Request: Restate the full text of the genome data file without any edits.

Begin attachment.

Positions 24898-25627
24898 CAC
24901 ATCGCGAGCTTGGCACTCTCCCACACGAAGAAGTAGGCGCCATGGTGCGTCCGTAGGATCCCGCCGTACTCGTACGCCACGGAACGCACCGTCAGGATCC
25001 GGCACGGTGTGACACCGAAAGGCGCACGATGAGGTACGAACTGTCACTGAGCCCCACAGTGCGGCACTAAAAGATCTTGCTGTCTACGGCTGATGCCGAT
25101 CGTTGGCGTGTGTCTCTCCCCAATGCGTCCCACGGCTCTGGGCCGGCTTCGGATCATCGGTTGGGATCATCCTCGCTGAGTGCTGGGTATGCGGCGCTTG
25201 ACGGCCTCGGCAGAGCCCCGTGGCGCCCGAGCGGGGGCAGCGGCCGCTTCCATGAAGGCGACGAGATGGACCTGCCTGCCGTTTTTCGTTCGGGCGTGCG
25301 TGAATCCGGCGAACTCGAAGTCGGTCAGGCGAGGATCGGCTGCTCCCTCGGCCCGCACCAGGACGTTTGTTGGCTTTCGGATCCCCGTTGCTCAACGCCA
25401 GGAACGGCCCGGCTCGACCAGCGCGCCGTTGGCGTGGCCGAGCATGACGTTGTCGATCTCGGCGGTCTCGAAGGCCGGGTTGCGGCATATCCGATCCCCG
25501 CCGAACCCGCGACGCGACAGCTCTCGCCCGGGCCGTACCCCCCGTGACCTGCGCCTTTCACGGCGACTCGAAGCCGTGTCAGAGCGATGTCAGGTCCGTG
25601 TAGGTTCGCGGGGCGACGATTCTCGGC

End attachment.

Positions 24898-25627
24898 CAC
24901 ATCGCGAGCTTGGCACTCTCCCACACGAAGAAGTAGGCGCCATGGTGCGTCCGTAGGATCCCGCCGTACTCGTACGCCACGGAACGCACCGTCAGGATCC
25001 GGCACGGTGTGACACCGAAAGGCGCACGATGAGGTACGAACTGTCACTGAGCCCCACAGTGCGGCACTAAAAGATCTTGCTGTCTACGGCTGATGCCGAT
25101 CGTTGGCGTGTGTCTCTCCCCAATGCGTCCCACGGCTCTGGGCCGGCTTCGGATCATCGGTTGGGATCATCCTCGCTGAGTGCTGGGTATGCGGCGCTTG
25201 ACGGCCTCGGCAGAGCCCCGTGGCGCCCGAGCGGGGGCAGCGGCCGCTTCCATGAAGGCGACGAGATGGACCTGCCTGCCGTTTTTCGTTCGGGCGTGCG
25301 TGAATCCGGCGAACTCGAAGTCGGTCAGGCGAGGATCGGCTGCTCCCTCGGCCCGCACCAGGACGTTTGTTGGCTTTCGGATCCCCGTTGCTCAACGCCA
25401 GGAACGGCCCGGCTCGACCAGCGCGCCGTTGGCGTGGCCGAGCATGACGTTGTCGATCTCGGCGGTCTCGAAGGCCGGGTTGCGGCATATCCGATCCCCG
25501 CCGAACCCGCGACGCGACAGCTCTCGCCCGGGCCGTACCCCCCGTGACCTGCGCCTTTCACGGCGACTCGAAGCCGTGTCAGAGCGATGTCAGGTCCGTG
25601 TAGGTTCGCGGGGCGACGATTCTCGGC